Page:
This page is targeted at housing professionals. Our main site is at

Inquiring into intentionality

This content applies to England & Wales

How a local authority should conduct inquiries to establish if an applicant is intentionally homeless .

Burden of proof

When processing a homelessness application, the burden is on the local authority to satisfy itself that the applicant is intentionally homeless. It is not up to the applicant to prove that s/he is not intentionally homeless.[1]

If there is any uncertainty about the matter, for example where the applicant became homeless some years previously and the facts are therefore unclear, and the authority is unable to satisfy itself that the applicant became homeless intentionally, then the applicant is entitled to the benefit of the doubt and to be considered unintentionally homeless.[2]

A local authority is entitled to rely on a court's decision to grant a possession order without having to carry out inquiries designed to question whether the court's judgement was correct.[3]

A local authority must resolve whether events such as threats and intimidation, which caused an applicant to leave her/his home, have occurred as alleged. It must not put the burden of proving whether events occurred on the applicant.[4]

The local authority should disclose to the applicant any information given by a third party.[5]

Find details of local authorities on

Public sector equality duty

The public sector equality duty under section 149 of the Equality Act 2010 (formerly section 49A of the Disability Discrimination Act 1995) to take account of a person's protected characteristics (ie age, disability, gender reassignment, pregnancy and maternity, race, religion or belief, sex, and sexual orientation) applies to the homelessness decision making process. For example, failure to make adequate enquiries into an applicant's disability and to consider the relevance of that disability as to whether or not the applicant was 'intentionally homeless' was a breach of the above duty and the decision was quashed.[6] The duty will only apply where the authority has reason to believe such enquiries are relevant, so advisers should make the local authority aware of all the applicant's circumstances.

For more information about the new 'public sector equality duty' that from 6 April 2011 replaces the 1995 Act duty, see the Equality law section.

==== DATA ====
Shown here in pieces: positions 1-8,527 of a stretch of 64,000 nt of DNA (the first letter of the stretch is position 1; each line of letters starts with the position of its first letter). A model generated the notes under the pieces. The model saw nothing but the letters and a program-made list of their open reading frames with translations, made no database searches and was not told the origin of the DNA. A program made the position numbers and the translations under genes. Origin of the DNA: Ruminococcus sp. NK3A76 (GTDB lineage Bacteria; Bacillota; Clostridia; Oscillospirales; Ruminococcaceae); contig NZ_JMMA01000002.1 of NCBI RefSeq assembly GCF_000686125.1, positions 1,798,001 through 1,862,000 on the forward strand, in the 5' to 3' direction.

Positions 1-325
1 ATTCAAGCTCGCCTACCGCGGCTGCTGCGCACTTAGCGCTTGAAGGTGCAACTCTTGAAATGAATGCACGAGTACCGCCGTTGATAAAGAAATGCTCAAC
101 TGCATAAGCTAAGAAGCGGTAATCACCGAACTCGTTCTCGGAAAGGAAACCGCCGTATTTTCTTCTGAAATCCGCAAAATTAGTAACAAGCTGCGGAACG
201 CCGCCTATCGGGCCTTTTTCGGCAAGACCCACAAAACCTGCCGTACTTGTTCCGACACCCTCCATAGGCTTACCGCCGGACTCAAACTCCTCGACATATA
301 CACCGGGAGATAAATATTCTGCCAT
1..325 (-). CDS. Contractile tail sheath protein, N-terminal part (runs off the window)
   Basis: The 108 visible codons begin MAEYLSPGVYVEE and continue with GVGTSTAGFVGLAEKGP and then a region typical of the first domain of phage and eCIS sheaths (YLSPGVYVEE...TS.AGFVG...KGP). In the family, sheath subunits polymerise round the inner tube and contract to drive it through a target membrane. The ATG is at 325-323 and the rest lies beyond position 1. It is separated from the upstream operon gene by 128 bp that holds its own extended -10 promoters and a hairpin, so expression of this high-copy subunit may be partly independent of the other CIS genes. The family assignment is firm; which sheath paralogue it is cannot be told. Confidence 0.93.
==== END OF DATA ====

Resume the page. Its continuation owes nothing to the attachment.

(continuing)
Code of Guidance

The Code of Guidance makes it clear that decisions on intentional homelessness must arise from the investigations carried out in each individual case. General policies, which seek to predefine what is and what is not intentional homelessness, for example an assumption that the applicant is intentionally homeless in cases where application is made following a period in custody, cannot be applied.[7]


The legislative references and the footnotes on this page reflect the law in England. In Wales, very similar rules made under Welsh legislation apply, but the references may be different. See Homelessness in Wales or visit Shelter Cymru for more information about the law in Wales.

[1] Hawa Abdullah Ali v Newham LBC [2000] Bow County Court, Legal Action November 2000; R v Camden LBC ex parte Cosmo (1997) 30 HLR 817, QBD; R v Westminster CC ex parte Rahman [1983], QBD; para 11.5 Homelessness Code of Guidance, July 2006.

[2] R v West Dorset DC ex parte Phillips (1984) 17 HLR 336, QBD; R v Thurrock BC ex parte Williams (1981) 1 HLR 128, QBD; para 11.6 Homelessness Code of Guidance, July 2006.

[3] Green and Coyne v Croydon LBC [2007] EWCA Civ 1367.

[4] R v Barnet LBC ex parte Babalola (1996) 28 HLR 196, QBD; R v Wandsworth LBC ex parte Dodia (1997) 30 HLR 562, QBD.

[5] R v Poole BC ex parte Cooper (1994) 27 HLR 605, QBD; R v Ealing LBC ex parte Chanter [1992] Legal Action December 1992, QBD.

[6] Pieretti v London Borough of Enfield [2010] EWCA Civ 1104.

[7] para 11.6 Homelessness Code of Guidance, July 2006.

Back to top